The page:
(Hippos in Tanks, 2011)
My initial plan, before I’d even listened to a note of Forever, was to use it as an example in a passionate takedown of chillwave as an entire genre. Sleep ∞ Over was to be Exhibit A in my prosecutorial arguments, wherein I’d detail the specifics of how chillwave’s rise as an offshoot of dream and, gah, hypnagogic pop quickly became a fad all too eagerly adopted and mimicked by any home-recording musician with a modicum of know-how. It was less about how the band’s full-length debut actually sounded, and more about me taking down anyone who had championed a sound that, while pleasant on the surface, turned out to be much too easily accessible and replicable for serious prolonged discussion or immersion.
But there are two reasons why I’ve decided against that. First, I’ve come to the conclusion that it’s patently dumb to discuss the rise and fall of genres (even though I’ve certainly been guilty of it) – it’s gotten to the point where it’s boring. Any writer worth his or her salt can locate points A and B on a timeline and dissect the intervening period. It becomes a waste of time after a while, especially after others have done it. Go ahead, find a discussion of it – it won’t be hard. That ink spilled defending a long-useless point becomes part of the cliché. And when it comes down to it, a musical genre, such as chillwave (and God rest the soul of its popularity), is going to have its supporters long after its relevance has dissipated from the cultural radar. Let’s leave it at this: those who are invested in a particular sound and/or those who just really like it are perfectly entitled to hang their hats on what they find palatable. It could be anything – chillwave, garage, punk, ambient, noise, grindcore, witch house, indie. In the end, haters simply gon’ hate – there’s nothing you can do about it.
Second: Sleep ∞ Over churned through the hype machine, and there was some undeniable anticipation for Forever, enough at least within the circles to which I’m attuned that I almost figured it wasn’t going to be that good – hype has a way of also contributing backlash to the equation. But the kicker, of course, and the actual reason for abandoning my initial brainstorm: I listened to it, and liked it. Go figure. Nothing like realizing you enjoy something that you’re about to publicly rip to shreds to take the wind out of your sails … or gas bladder, as it were. (You know, like a bagpipe. I know it sounds gross.)
With only a tape on the gloriously eclectic Night-People and a couple of 7 inches to their name Sleep ∞ Over didn’t exactly have a wealth of material to promote themselves, yet they crested with chillwave to land on the also–gloriously eclectic Hippos in Tanks for their debut. However, the trio was whittled down to a solo act, as Christa Palazzolo and Sarah Brown left to form their own band, the similar Boy Friend, leaving only Stefanie Franciotti behind to mastermind the project. Yes, it worked out. I said I liked the results, after all.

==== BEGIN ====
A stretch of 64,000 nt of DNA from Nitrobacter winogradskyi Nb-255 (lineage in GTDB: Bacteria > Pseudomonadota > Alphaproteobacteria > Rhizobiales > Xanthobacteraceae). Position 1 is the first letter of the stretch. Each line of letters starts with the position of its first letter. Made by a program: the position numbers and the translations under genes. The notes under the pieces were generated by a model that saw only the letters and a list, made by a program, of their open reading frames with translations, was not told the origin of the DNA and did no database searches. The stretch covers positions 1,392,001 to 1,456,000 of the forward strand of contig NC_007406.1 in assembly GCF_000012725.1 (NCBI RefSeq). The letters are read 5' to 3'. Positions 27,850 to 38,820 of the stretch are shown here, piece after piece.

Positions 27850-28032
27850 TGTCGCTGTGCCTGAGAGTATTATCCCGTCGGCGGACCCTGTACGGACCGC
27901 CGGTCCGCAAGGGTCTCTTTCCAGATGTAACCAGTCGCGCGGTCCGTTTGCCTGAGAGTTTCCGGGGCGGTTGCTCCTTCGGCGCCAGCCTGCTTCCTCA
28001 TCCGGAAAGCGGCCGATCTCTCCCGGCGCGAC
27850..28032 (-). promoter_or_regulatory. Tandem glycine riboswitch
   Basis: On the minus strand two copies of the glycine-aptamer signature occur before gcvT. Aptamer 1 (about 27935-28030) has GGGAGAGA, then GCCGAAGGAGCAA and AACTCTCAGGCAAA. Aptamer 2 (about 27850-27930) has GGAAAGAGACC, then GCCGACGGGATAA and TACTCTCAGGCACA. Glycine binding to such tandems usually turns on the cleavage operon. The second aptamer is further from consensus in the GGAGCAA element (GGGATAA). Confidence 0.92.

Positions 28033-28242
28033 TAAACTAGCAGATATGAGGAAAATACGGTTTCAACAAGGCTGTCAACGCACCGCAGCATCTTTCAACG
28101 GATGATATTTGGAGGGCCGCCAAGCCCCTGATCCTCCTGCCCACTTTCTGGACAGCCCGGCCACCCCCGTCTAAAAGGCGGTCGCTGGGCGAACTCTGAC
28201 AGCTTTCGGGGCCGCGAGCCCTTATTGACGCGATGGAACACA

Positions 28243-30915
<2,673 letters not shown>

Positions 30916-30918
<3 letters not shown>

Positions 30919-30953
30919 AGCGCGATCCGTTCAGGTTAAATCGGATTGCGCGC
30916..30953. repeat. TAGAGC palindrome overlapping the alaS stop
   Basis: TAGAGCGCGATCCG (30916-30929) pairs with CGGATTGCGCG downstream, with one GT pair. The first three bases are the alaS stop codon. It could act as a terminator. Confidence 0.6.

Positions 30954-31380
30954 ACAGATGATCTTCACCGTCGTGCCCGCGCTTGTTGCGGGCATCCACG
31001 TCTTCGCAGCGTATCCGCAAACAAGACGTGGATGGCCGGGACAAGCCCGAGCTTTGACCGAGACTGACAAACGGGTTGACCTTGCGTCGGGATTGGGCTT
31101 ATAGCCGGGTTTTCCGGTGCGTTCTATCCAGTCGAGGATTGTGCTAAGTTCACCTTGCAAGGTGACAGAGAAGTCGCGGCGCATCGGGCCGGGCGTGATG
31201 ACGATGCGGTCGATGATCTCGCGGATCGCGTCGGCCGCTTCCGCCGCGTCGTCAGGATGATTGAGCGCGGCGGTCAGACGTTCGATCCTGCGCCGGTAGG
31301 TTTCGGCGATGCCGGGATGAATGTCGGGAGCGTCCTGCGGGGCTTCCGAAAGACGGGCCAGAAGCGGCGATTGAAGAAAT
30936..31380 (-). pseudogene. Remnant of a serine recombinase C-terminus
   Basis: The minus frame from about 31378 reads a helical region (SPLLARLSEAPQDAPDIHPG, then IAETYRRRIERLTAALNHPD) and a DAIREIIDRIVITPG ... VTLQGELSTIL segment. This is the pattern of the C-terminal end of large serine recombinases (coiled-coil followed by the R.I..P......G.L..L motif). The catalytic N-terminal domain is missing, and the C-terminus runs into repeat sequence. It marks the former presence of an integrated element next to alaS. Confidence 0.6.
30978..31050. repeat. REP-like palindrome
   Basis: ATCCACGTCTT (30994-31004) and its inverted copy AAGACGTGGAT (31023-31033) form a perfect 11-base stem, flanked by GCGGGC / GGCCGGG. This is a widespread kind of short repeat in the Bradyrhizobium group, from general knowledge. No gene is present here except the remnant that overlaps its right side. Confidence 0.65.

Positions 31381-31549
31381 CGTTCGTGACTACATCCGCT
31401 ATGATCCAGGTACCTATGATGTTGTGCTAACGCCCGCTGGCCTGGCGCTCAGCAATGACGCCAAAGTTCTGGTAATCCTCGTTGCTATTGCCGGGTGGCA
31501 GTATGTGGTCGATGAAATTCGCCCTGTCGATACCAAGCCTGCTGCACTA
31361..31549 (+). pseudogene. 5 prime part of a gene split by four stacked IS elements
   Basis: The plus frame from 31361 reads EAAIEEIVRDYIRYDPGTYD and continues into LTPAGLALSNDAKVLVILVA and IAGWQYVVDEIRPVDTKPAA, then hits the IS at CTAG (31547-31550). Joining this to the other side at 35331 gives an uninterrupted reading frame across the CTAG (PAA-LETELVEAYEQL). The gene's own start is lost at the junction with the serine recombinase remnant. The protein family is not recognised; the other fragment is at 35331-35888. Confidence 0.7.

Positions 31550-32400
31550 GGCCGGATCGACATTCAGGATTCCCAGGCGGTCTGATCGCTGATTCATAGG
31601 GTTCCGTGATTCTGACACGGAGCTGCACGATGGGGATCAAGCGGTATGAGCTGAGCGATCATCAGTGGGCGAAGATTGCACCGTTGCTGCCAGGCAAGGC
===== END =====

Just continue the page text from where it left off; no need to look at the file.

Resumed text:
And it’s actually kind of weird that I do like it, now that I’m thinking about it – although thinking about it isn’t changing my opinion, it’s just clarifying some idiosyncrasies in my own taste. Forever’s pretty light, pretty airy, on the whole, not a whole lot of substance to it. That’s OK, too, I’m somewhat of an ambient aficionado, so I can’t fault minimalism. It’s not a long record, around thirty minutes, and there isn’t a lot of welcome-overstaying or feet-dragging. The production isn’t cluttered. The songs have titles that should be exhaled or whispered rather than spoken: “Romantic Streams,” “Porcelain Hands,” “Heavens Turn By Themselves,” “Flying Saucers Are Real,” etc.
I guess if it comes down to it, it seems like half the tunes are introductions (opener “Behind Closed Doors”), interludes (“Crying Game”), or sound experiments (“Untitled”), and with only ten tracks on the album, that can make the whole thing seem a bit slight. But these are not necessarily bad things – they surround some good songs, some really good songs if we’re going to talk about the dream pop of “Romantic Streams” or the borderline trip-hop-ishness of “Stickers,” songs that stand up to repeat listens, or situate themselves in exactly the right spot on the album. Beyond these two, the composition and recording remains squarely in the gauzy, hazy realm of longing synthesizers and half-breathed vocals, the calling cards of Angelo Badalamenti’s collaborations with Julee Cruise for Twin Peaks. Franciotti taps this vein expertly, I must say “The Heavens Turn By Themselves,” “Flying Saucers Are Real,” and album closer “Don’t Poison Everything” drift, float, envelope, and engage in other soft and hazy descriptive verbs before dissipating in the sun’s morning rays. You can almost see it coming.
So while I’m neither defending nor taking down chillwave, the genre to whose bosom Sleep ∞ Over stylistically clings, I will say that in all genres you’ll find redeeming qualities if you give them a good enough shot. I almost didn’t give one here, and I would have missed out on a good record. It’s not groundbreaking, surely, but it’s enjoyable throughout and something that’s worth your time should you have the inclination to do a little digging around it and its contemporaries. The research was even pleasurable and ultimately satisfying.
RIYL: Cocteau Twins, Julee Cruise, Washed Out, Teen Daze, other bands that have “teen,” “dream,” or “daze” in their names